Wednesday, May 24, 2006

Planets Found in Potentially Habitable Setup?

Planets Found in Potentially Habitable Setup,, Ker Than, 17 May 2006 ...

[Graphic: "HD 69830/HR 3259," Sol Company.]

Three medium-sized planets of roughly the same mass as Neptune have been discovered around a nearby Sun-like star, scientists announced today. [See also ABC/Discovery, National Geographic, New Scientist, USA Today, etc.] The planets were discovered around HD 69830, a star slightly less massive than the Sun located 41 light-years away in the constellation Puppis (the Stern), using the ultra-precise HARPS spectrograph on the European Southern Observatory's 3.6-meter La Silla telescope in Chile. The finding, detailed in the May 18 issue of the journal Nature, marks a first for astronomers because previously discovered multi-planet solar systems besides our own contain at least one giant, Jupiter-sized planet. "For the first time, we have discovered a planetary system composed of several Neptune-mass planets," said study team member Christophe Lovis of the Geneva Observatory in Switzerland. The setup is similar to our own solar system in many ways: The outermost planets is located just within the star's habitable zone, where temperatures are moderate enough for liquid water to form, and the system also contains an asteroid belt. The newly discovered planets have masses of about 10, 12 and 18 times that of Earth and they zip around the star in rapid orbits of about 9, 32 and 197 days, respectively ... [It is absurd (if not dishonest) to claim that a "planetary system composed of several Neptune-mass planets" which have "masses of about 10, 12 and 18 times that of Earth" and "zip around the star in rapid orbits of about 9, 32 and 197 days, respectively" is "similar to our own solar system" and is a "Potentially habitable set-up"!]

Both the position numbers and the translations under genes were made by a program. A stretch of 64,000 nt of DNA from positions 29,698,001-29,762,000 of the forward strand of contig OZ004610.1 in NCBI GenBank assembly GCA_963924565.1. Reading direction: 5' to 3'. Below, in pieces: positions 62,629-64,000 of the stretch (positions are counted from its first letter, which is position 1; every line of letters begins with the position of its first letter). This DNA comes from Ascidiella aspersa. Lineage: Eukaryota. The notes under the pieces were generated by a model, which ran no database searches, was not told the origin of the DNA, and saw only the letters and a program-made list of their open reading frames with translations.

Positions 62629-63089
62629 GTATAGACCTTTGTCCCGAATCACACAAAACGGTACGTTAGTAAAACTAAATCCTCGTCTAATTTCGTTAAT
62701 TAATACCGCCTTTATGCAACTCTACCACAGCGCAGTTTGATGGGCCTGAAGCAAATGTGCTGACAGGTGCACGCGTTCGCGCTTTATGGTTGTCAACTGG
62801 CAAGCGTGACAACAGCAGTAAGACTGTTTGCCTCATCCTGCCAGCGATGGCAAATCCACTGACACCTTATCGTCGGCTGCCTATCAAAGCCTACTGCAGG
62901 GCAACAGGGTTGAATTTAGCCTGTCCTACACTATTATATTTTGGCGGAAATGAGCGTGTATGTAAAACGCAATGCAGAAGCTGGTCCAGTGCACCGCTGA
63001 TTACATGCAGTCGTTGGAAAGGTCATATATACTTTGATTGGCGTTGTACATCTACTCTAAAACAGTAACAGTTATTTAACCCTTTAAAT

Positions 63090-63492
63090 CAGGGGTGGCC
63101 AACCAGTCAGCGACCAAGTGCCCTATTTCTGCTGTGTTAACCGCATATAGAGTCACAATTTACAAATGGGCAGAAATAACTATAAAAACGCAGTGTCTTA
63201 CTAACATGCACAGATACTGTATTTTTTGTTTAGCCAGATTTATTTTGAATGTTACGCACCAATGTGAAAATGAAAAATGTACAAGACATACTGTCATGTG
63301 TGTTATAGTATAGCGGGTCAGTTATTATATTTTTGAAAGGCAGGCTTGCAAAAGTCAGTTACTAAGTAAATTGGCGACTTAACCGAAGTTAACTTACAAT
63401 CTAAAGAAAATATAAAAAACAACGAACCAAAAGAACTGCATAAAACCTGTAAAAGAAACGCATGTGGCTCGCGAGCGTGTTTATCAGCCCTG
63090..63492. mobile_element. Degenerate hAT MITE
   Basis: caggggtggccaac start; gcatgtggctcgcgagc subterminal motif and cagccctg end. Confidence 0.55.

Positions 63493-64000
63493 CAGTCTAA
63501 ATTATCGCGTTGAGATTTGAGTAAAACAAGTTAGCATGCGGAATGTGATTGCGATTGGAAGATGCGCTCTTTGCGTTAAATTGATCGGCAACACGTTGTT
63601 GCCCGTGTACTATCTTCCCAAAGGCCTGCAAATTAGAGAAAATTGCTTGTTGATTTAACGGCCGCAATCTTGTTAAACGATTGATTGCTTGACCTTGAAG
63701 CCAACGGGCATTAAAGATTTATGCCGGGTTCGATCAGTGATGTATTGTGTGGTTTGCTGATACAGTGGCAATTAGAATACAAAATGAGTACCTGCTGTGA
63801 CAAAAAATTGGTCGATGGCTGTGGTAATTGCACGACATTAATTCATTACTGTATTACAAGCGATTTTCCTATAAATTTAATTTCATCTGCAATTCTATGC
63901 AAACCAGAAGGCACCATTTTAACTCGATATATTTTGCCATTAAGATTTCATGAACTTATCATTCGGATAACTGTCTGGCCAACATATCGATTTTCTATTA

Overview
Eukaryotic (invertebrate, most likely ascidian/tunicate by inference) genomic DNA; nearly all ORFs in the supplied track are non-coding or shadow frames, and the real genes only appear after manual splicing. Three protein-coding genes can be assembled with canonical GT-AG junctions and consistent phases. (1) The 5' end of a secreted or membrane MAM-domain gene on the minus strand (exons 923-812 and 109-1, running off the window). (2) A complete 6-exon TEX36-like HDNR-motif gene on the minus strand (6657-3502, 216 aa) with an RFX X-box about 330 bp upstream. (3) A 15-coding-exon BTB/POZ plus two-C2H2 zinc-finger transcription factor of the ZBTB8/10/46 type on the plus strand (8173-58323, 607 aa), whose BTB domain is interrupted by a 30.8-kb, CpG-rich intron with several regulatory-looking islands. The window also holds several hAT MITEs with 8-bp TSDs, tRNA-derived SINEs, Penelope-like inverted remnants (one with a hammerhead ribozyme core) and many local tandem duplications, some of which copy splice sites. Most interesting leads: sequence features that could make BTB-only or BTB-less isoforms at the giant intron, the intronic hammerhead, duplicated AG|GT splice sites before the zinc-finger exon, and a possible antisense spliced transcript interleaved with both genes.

... In the early years of planet hunting, the wobble technique was sensitive enough to spot only large, massive planets because they produce more significant stellar wobbles. However, the technique has since been refined to the point where lower-mass planets can now be detected. [Well, astronomers have not yet found any truly Earth-size exoplanets, as yet. That could be because either: 1) they are there but not yet detected; 2) they are rare; or 3) they don't exist.]

I have scanned and placed on my website an amazing chapter out of a slim book I bought at a remainder stall, Professor Stuart Ross Taylor, "The Solar System: An Environment For Life?," in Walter, M., ed., et al., "To Mars and Beyond: Search for the Origins of Life," Art Exhibitions Australia: Sydney & National Museum of Australia: Canberra, Australia, 2001, pp.57-67. It reads like something out of The Privileged Planet, not by an Emeritus Professor of Planetary Science at the Australian National University! I intend to quote from that chapter as appropriate. However, I will quote Prof. Taylor's conclusion first, as it is appropriate to this post: